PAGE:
Mr. Speaker, the member's question gives me an opportunity to speak to what is taking place in Surrey. Indeed, I was in Surrey not very long ago addressing this very issue.
Surrey is one of the municipalities where I saw a tremendous amount of collaboration from members of the community. I met with the mayor and with a number of health providers in that community to hear what they are doing.
One of the things I was very impressed with is that they have done exceptional work in terms of gathering data. For instance, they were able to share with me the number of overdoses that were determined to have taken place in Surrey last year. The emergency medical services in Surrey have evidence of over 2,000 overdoses that took place. Some very interesting information came out of the work that was done in Surrey. We found that these overdoses are not just taking place in the downtown core, but are taking place all throughout the city.
I could give the member all kinds of examples of other things that are being done which would reassure the people of Surrey, but while we are on the topic of data, perhaps I could share that one of my concerns is about the lack of good data across the country, and the tremendous need to co-operate with multiple orders of government and other agencies.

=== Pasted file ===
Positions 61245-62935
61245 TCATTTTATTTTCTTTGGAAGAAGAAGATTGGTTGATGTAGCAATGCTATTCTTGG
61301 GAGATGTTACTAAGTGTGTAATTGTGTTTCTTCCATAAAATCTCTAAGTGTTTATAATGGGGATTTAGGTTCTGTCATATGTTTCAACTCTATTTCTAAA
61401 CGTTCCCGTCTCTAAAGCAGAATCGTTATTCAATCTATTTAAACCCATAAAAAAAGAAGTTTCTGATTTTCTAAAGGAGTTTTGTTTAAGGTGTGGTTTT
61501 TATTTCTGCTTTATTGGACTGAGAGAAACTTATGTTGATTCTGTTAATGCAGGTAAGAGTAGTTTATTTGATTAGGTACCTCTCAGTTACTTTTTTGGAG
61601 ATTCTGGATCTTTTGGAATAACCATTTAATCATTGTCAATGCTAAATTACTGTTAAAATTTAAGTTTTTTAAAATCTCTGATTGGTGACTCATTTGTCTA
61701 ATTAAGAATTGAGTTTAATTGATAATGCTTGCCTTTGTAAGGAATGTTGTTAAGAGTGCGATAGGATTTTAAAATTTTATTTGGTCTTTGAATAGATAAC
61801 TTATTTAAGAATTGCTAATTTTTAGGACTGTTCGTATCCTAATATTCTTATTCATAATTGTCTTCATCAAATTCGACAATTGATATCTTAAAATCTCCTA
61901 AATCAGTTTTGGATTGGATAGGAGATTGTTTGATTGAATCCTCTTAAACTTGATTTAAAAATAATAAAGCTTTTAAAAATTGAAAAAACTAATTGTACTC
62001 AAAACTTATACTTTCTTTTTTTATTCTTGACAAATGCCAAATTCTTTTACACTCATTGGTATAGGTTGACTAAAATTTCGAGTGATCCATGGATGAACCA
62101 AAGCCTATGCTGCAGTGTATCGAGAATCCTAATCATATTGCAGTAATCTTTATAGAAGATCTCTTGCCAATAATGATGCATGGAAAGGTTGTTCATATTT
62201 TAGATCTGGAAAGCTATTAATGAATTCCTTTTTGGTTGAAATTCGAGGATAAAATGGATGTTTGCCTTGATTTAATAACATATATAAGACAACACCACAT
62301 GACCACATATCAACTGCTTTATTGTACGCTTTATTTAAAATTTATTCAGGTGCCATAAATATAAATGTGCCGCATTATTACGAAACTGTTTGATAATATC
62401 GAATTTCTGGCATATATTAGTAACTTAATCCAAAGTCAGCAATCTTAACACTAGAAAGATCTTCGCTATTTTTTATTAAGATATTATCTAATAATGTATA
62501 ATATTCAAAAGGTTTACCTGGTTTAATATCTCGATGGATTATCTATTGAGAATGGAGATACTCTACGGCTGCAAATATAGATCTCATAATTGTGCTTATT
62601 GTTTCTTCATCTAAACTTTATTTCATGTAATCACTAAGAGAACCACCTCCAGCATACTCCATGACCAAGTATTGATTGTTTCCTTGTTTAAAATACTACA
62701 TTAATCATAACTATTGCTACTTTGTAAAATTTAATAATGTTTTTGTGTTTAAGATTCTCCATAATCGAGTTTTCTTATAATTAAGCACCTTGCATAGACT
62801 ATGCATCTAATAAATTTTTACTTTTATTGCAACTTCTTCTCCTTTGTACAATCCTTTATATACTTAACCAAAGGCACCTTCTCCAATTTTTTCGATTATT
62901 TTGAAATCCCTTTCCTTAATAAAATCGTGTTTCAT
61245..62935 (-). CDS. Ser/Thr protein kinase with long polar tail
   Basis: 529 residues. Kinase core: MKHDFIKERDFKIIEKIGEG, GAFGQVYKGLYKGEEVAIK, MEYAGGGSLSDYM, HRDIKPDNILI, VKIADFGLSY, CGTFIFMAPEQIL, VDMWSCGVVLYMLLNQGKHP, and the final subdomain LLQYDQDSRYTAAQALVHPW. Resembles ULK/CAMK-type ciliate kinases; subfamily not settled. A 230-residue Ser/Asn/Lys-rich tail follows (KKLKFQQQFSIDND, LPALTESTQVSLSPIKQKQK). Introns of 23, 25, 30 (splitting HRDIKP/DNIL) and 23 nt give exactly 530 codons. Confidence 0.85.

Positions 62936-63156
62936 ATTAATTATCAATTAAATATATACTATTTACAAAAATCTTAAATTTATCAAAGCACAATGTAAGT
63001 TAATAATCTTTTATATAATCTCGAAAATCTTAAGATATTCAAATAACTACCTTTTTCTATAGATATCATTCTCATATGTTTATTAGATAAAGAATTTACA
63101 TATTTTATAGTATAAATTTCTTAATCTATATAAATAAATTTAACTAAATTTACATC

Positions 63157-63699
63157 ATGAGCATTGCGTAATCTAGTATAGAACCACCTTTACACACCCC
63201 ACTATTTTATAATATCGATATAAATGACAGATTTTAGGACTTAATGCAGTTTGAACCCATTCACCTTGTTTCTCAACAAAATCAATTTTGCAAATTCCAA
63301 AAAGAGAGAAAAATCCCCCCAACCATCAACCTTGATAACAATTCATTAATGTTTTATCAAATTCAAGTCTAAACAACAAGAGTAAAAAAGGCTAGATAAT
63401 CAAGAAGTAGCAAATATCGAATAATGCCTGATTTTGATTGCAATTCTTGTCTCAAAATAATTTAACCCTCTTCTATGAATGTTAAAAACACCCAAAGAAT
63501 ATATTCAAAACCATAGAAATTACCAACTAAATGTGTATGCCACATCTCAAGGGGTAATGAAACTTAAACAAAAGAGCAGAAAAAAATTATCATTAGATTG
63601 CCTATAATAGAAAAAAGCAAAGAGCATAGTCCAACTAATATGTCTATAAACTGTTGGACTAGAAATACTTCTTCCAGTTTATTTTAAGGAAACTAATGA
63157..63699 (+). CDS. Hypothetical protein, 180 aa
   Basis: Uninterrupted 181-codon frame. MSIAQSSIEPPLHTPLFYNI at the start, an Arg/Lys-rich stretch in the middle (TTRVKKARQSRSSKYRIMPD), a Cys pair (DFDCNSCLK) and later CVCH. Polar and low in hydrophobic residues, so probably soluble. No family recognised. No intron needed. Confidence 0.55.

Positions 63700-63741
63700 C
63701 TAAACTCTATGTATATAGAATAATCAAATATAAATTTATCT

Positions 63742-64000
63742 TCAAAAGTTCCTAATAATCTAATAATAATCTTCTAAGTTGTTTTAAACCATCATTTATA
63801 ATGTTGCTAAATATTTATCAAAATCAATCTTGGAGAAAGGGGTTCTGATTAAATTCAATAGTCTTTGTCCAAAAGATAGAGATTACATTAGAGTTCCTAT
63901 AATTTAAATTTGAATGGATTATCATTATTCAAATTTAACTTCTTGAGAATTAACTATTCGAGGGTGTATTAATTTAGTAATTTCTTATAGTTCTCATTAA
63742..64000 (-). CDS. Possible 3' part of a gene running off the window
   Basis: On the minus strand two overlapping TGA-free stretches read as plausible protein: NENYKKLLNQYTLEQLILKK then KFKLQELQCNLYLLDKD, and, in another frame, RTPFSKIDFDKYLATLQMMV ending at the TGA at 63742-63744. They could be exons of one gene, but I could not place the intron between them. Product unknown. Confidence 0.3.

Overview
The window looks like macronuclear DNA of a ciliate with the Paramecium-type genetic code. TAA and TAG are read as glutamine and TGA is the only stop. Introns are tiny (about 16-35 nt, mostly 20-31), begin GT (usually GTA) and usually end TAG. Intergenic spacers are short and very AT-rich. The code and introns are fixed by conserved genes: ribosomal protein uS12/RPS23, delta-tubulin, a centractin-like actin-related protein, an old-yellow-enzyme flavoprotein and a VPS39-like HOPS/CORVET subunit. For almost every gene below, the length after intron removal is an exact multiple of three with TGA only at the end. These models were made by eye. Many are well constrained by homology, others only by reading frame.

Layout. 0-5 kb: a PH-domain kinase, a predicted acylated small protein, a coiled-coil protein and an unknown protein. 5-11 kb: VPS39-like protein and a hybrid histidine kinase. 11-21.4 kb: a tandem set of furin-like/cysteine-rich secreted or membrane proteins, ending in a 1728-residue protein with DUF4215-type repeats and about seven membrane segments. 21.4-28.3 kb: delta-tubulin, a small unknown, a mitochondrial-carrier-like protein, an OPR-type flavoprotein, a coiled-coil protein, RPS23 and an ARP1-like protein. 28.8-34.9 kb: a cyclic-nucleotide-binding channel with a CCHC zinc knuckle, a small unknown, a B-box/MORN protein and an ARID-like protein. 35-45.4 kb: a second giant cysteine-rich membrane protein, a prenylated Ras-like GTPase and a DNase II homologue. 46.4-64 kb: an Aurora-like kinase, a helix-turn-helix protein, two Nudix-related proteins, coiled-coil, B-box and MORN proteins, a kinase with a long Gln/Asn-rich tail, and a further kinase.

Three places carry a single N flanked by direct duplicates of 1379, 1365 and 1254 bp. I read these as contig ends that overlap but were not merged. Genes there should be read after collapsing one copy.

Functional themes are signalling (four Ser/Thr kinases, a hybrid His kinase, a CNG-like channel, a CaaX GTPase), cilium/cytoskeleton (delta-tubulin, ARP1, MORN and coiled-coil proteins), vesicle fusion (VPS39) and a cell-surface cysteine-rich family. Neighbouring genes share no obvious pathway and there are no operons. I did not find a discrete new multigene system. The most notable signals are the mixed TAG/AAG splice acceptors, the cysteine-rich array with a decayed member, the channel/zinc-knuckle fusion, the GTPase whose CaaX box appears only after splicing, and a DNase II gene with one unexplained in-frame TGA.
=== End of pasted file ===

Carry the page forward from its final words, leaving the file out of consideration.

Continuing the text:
One of the things I have asked the Public Health Agency of Canada to do, for example, is to launch an epidemiologic study, and to do so immediately. That will give us better information in understanding who is taking drugs, what drugs are being taken, the causes of the overdoses in these communities, and where they are taking place. They will begin that work immediately. There are a number of other initiatives that we are taking to make sure we are working with coroners, medical examiners, Canadian Institute for Health Information, Statistics Canada, and multiple organizations, to get the data we need that will drive the change to save lives.